The challenges faced by Equality for Flatbush to obtain permits for a political demonstration follow the widely-reported challenges faced by the political campaign of Sen. Bernie Sanders (I-VT) to initially obtain permits to hold a rally in Washington Square Park in April.

America Rising PAC, a group aligned with the Republican Party, filed a request under the State's Freedom of Information Law to determine whether political motivations played a role in the initial difficulty experienced by the Sanders campaign to first obtain the rally permits and then, later, the reported ease with which Mayor Bill de Blasio (D-New York City) offered to change the date of the rally permit.

The challenges faced by Equality for Flatbush also follow comments made by outgoing NYPD Commissioner William Bratton in which he admitted that he does not consider any advocacy group credible if their political demands were, in his view, "unrealistic."

Appearing for an interview on the NY1 cable news network program, Inside City Hall, Commissioner Bratton disparaged one police reform activist group leader by name, lumped many police and government reform activists under the single rubric of a "fringe group," and added that he would only consider groups to be legitimate if their political demands for reform had "the ability to be met," raising the spectre that the police department discriminated against activists groups solely based on their ideology.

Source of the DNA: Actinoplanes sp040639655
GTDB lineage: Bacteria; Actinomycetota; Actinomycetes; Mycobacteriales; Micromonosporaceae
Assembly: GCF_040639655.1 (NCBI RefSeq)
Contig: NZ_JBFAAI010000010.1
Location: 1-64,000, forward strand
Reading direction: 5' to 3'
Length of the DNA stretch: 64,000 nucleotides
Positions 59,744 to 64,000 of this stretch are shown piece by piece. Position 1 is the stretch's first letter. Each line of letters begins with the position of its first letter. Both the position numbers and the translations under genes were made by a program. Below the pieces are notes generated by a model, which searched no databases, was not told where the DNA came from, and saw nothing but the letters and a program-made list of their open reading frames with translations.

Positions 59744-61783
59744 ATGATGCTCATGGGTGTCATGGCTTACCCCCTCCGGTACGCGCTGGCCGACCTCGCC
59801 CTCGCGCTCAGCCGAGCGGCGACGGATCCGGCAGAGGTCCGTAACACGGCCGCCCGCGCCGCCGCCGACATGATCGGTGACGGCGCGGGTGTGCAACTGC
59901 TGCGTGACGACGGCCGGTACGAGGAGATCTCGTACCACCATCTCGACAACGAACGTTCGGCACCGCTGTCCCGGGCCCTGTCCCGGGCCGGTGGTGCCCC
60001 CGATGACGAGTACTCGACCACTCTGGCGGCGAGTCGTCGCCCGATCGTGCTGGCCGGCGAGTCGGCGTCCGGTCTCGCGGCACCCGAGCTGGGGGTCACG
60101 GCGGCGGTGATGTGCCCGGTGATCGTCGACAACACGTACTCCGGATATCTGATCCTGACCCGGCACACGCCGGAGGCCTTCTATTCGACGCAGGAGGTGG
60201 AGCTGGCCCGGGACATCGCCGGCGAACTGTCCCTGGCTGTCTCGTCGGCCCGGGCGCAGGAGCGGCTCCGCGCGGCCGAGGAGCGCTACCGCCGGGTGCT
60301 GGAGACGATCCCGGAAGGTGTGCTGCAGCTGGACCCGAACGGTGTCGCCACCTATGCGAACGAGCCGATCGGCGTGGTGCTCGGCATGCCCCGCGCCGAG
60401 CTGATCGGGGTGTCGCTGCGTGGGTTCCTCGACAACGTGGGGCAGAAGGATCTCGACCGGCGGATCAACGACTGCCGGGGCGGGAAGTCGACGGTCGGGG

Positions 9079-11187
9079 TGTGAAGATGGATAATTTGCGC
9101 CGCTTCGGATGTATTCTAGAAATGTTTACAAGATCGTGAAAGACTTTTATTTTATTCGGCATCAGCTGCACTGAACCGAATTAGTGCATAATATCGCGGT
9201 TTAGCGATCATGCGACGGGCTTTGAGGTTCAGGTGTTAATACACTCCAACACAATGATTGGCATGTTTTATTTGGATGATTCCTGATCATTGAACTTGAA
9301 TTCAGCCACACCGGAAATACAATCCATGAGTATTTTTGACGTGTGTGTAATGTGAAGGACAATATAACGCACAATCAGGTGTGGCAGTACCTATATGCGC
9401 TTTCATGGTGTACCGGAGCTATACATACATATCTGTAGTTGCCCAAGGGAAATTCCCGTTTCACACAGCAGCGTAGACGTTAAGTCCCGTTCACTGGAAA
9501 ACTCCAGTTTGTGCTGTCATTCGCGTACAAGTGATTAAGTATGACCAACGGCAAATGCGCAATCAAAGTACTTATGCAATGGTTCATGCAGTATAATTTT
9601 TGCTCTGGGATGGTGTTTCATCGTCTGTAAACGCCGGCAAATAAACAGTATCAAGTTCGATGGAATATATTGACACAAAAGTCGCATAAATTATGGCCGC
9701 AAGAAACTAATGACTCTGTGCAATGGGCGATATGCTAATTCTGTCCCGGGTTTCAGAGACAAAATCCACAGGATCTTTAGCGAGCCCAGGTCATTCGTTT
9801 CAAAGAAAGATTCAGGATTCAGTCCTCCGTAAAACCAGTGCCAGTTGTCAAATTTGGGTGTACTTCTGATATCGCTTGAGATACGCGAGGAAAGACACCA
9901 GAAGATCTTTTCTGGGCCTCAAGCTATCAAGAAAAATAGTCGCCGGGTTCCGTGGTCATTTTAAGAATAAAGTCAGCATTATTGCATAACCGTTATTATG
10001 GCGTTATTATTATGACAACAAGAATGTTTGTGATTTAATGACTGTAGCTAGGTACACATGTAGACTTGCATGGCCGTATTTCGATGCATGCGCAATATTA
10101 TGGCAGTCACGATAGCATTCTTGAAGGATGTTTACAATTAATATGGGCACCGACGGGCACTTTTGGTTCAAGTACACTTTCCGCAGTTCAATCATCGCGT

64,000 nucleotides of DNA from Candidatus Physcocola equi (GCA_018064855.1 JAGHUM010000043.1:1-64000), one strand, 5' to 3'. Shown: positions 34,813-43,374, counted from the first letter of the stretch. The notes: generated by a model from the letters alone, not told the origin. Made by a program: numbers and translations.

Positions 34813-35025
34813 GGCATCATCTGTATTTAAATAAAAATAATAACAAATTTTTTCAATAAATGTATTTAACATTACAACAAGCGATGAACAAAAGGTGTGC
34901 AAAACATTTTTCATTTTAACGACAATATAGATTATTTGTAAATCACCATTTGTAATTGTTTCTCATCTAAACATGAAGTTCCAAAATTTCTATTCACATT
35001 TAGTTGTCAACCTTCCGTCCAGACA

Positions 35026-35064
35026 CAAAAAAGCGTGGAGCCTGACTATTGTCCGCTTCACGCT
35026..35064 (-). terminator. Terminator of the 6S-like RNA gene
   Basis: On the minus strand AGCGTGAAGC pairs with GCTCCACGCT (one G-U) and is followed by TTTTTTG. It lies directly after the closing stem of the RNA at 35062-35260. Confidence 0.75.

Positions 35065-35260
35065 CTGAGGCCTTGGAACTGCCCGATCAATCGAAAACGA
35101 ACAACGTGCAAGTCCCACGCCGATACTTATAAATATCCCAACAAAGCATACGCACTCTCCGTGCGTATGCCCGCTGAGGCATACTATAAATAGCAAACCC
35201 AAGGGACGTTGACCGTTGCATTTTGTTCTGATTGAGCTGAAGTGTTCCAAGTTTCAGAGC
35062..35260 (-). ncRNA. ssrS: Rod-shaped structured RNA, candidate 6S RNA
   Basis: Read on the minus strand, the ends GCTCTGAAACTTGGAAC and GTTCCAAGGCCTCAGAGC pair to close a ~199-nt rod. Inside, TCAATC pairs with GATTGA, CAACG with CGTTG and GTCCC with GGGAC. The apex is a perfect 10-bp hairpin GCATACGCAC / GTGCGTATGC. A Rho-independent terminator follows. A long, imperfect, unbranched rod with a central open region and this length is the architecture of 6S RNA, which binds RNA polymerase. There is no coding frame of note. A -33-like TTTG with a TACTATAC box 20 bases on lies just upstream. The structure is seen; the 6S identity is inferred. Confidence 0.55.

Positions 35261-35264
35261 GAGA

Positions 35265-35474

In the press release issued by Equality for Brooklyn, it was noted that over fifty community groups, churches, small businesses, and tenant associations had endorsed the march — indication that the march was not a fringe event.

The administration of Mayor de Blasio is reportedly the subject of several corruption investigations being conducted by Federal, State, and City prosecutors. Some of these reported investigations are probing whether the de Blasio administration granted official acts to real estate developers, who have also acted as campaign contributors. Some of the real estate developers, who have acted as campaign contributors, have been awarded City permission to construct zone-busting projects in Brooklyn, which threaten to spread gentrification within Brooklyn neighborhoods formerly known for offering affordable housing, a situation opposed by members of Equality for Flatbush.

Since the march being planned by Equality for Flatbush is slated to address social, economic, and legal issues that are considered politically-sensitive to the mayor in the lead-up to what may be a difficult reëlection next year — should he survive the reported, multiple corruption investigations — City agencies may be attempting to quash political dissent on behalf of the mayor.

In 2014, when police reform activists were demanding each of an increased accountability at the NYPD for officer-involved homicides, including that of Eric Garner, and an end to race-based policing policies, Mayor de Blasio personally demanded that police reform activists suspend large-scale protests during a period of time when he faced a spike in criticism of his handling of policing policies.